20 Feet from Stardom (2013) (PG-13)
Perhaps Darlene Love shouldn't have been so happy when "20 Feet from Stardom" snatched the Oscar for Best Documentary from the jaws of "The Act of Killing" (most people, even in this short hindsight, begrudge the film for knocking "The Act..." off of the pedestal). As the producers gratefully accepted the Oscar they honored Darlene Love and, much like Philippe Petit showed off when "Man on Wire" won, she belted out a song. Yet this act I feel contradicts the very poignancy of "20 Feet from Stardom" and if anyone should have been up there singing, it should have been Judith Hill.
This documentary observes the background singers in what is considered to be the "golden age of music". They observe the progression of the background singers from the era of early Ray Charles up to the Rolling Stones. Though the film makes points that the art of background singing has been lost in the digital sweep up music, giving us pop hit after sugar-pop hit, it doesn't analyze how music has changed since the late 90s.
"20 Feet from Stardom" or "Twenty Feet from Stardom" takes the pains to look a little past the lead singer of a band to notice the unloved: the background singers.
Of course, this leaves the viewer wondering when the guitarists and the drummers to get their own documentary, but this film is very clear that the human voice has something intangible that audiences either do or do not respond to.
Beginning in the era of white dominated music, the film has no shame in saying that a true background singer has a little soul...the majority of the time they are black. This is key to the movie because the history of music takes us through the civil rights movement and the songs that were written during that time including "Sweet Home Alabama" which gives the listener a new appreciation of the song.
The film focuses mainly on Darlene Love because of what happened between her and Phil Spector. Having signed a contract for him, Darlene found her voice being used for other artists who would just smile and accept her talent as their own.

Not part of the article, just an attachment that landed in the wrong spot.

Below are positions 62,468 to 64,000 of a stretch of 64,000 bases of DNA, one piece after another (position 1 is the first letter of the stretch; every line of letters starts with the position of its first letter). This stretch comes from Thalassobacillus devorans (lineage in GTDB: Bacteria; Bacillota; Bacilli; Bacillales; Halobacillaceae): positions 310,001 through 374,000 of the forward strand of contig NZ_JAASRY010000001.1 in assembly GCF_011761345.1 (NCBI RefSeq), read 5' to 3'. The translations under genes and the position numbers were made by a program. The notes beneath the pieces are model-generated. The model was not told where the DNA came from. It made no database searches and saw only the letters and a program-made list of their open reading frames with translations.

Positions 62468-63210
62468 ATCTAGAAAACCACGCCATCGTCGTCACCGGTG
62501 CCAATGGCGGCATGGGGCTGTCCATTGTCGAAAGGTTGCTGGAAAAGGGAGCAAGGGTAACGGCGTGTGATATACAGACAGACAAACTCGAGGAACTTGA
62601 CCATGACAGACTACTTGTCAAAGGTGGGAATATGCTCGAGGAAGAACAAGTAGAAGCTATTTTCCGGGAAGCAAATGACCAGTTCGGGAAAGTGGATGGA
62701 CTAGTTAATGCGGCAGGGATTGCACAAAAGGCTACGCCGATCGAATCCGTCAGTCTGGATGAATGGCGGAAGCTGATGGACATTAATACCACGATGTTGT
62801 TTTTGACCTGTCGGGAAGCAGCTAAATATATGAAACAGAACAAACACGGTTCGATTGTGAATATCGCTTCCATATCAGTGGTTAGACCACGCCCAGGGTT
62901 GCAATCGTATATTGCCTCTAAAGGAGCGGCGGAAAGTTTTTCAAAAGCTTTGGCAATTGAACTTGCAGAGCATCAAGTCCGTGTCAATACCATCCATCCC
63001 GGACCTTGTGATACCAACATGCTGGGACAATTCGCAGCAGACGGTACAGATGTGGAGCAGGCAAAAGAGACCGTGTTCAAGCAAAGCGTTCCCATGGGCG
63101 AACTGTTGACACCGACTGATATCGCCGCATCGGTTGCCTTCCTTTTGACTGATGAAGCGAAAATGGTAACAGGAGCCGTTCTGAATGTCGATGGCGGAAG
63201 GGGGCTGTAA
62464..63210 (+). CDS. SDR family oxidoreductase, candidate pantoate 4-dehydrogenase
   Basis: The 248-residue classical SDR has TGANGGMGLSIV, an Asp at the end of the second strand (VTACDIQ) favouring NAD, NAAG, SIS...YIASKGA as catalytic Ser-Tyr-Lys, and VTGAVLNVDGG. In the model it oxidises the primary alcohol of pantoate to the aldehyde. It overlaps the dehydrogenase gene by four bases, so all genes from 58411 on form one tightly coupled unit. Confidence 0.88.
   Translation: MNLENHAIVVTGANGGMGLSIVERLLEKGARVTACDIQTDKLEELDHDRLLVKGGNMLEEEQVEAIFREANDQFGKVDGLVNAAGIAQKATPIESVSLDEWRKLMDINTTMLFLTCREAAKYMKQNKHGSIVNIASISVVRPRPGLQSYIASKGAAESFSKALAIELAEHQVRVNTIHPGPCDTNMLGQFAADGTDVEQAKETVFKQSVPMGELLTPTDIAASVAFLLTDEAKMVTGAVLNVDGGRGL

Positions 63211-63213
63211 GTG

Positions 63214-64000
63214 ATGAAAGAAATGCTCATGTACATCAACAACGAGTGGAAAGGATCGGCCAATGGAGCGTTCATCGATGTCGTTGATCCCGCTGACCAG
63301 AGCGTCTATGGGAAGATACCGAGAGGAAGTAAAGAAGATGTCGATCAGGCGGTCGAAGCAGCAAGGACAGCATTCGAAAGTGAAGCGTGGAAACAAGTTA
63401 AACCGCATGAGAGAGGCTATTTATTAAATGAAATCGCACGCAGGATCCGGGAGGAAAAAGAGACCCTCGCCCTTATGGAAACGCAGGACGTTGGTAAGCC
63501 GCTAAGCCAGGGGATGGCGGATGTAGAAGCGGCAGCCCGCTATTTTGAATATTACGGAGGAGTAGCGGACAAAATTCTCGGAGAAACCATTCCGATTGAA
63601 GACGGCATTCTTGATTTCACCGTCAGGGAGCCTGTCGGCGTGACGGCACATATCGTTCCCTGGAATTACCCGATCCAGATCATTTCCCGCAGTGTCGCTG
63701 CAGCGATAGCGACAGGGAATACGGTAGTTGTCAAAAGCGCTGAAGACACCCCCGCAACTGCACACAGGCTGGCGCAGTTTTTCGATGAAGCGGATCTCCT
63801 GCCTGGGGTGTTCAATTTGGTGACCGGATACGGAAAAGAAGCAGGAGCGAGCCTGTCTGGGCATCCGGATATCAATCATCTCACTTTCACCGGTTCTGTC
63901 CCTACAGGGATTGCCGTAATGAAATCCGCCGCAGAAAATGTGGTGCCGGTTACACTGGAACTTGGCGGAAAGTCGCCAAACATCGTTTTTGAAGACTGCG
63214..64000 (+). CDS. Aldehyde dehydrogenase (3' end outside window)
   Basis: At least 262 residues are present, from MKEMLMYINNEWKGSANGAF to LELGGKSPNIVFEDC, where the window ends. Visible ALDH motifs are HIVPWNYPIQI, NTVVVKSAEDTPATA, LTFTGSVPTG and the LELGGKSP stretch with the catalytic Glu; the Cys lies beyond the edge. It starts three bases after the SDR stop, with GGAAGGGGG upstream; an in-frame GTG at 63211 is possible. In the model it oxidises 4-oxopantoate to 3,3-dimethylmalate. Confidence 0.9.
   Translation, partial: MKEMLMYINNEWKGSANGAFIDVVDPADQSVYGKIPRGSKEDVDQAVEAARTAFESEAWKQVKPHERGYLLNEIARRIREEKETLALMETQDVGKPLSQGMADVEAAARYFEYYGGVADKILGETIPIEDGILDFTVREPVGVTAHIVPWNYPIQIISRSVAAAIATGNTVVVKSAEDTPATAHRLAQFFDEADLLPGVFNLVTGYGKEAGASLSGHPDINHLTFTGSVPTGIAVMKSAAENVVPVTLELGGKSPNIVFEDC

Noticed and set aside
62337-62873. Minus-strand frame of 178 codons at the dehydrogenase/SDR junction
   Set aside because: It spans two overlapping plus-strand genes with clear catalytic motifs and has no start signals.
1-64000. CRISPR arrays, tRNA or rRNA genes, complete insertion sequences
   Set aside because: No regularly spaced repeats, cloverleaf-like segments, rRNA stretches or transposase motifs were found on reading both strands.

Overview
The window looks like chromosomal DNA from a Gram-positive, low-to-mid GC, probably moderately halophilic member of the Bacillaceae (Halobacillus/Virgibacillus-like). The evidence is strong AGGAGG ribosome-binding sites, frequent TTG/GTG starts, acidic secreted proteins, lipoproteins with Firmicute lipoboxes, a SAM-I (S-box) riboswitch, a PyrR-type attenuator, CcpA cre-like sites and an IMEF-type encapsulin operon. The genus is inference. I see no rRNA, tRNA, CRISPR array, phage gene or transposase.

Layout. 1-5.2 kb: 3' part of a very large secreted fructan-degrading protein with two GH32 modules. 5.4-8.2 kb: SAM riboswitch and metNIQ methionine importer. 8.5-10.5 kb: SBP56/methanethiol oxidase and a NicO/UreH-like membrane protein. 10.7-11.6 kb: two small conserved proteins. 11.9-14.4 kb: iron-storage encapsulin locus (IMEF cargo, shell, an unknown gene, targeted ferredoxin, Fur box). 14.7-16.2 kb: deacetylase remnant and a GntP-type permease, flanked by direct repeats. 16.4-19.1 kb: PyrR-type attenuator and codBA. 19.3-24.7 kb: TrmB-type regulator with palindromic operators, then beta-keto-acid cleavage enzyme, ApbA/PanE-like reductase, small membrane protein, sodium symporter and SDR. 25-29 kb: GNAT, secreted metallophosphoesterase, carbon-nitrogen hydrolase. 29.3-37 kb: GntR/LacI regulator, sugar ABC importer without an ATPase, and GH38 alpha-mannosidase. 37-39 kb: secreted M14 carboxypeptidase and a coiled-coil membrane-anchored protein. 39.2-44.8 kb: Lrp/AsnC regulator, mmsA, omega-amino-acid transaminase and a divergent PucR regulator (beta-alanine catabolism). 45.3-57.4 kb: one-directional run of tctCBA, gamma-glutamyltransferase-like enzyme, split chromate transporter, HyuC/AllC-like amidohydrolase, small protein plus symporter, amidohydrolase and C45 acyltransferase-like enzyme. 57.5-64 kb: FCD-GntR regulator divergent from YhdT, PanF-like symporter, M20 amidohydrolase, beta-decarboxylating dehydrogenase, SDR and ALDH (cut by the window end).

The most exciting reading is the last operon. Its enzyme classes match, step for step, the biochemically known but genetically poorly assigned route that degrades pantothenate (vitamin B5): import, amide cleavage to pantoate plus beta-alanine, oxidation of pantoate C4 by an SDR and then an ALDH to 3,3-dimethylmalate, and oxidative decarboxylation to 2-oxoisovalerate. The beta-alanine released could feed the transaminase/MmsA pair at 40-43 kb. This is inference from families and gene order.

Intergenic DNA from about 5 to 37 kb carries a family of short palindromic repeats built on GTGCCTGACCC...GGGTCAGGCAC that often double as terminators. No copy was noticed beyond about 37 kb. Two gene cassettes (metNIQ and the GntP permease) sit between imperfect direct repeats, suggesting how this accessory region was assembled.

The film does not touch on the issue of song writing, which, again, could be its own film.
From Luther Vandross to Sting to David Bowie to Cher to The Beatles, the film doesn't hesitate to show the true essence of many songs that you may be familiar with.
This film would have a lot more meaning to those growing up with these songs on their radios instead of the next generation who doesn't remember their release.
Have you heard the old Christmas song "Baby Please Come Home"? Yeah, that's Darlene Love. This gives you an idea of how influential these background singers are.
Yet have we even heard the names of some of these people: Merry Clayton, the Walkers, or Lisa Fischer?
Perhaps the most hypnotic moments of the film are when Lisa Fischer opens her mouth to sing. Her voice is as transcendent as any I have ever heard. Hers is a tremendous talent defying explanation or true praise. In one interview, she likens herself to a married couple. When a couple enters a room and they split, you can still sense that "string of connection" between them. Lisa's never had that, not with one person. She feels that she belongs to everyone.
In the film you have a wide array of characters, the most loud of course being Mrs. Love herself. Boisterous personalities, revealing stories, and wonderful cinematography—the actual point of "20 Feet from Stardom" doesn't hit you until well after the film has gotten into its history. How does one make the jump from background singer to real star?
If we are to believe the movie, it might not happen at all.
For this reason, the film is wonderfully well-timed, like a 4/4 count. With shows like "American Idol" (hopefully ending its pop-culture run soon) and "The Voice", the idea of launching someone into stardom is always on our minds. Then you see how hard these women and men work to be background singers and you feel humbled.
"20 Feet from Stardom" is a hugely fun film, one with a giant heart. It's hard not to get captivated by the film's joyous nature and it is ever harder not to get haunted by the idea of the most brilliant vocalists in the world being taken out of the spotlight, just feet from fame.
Posted by Micah Jones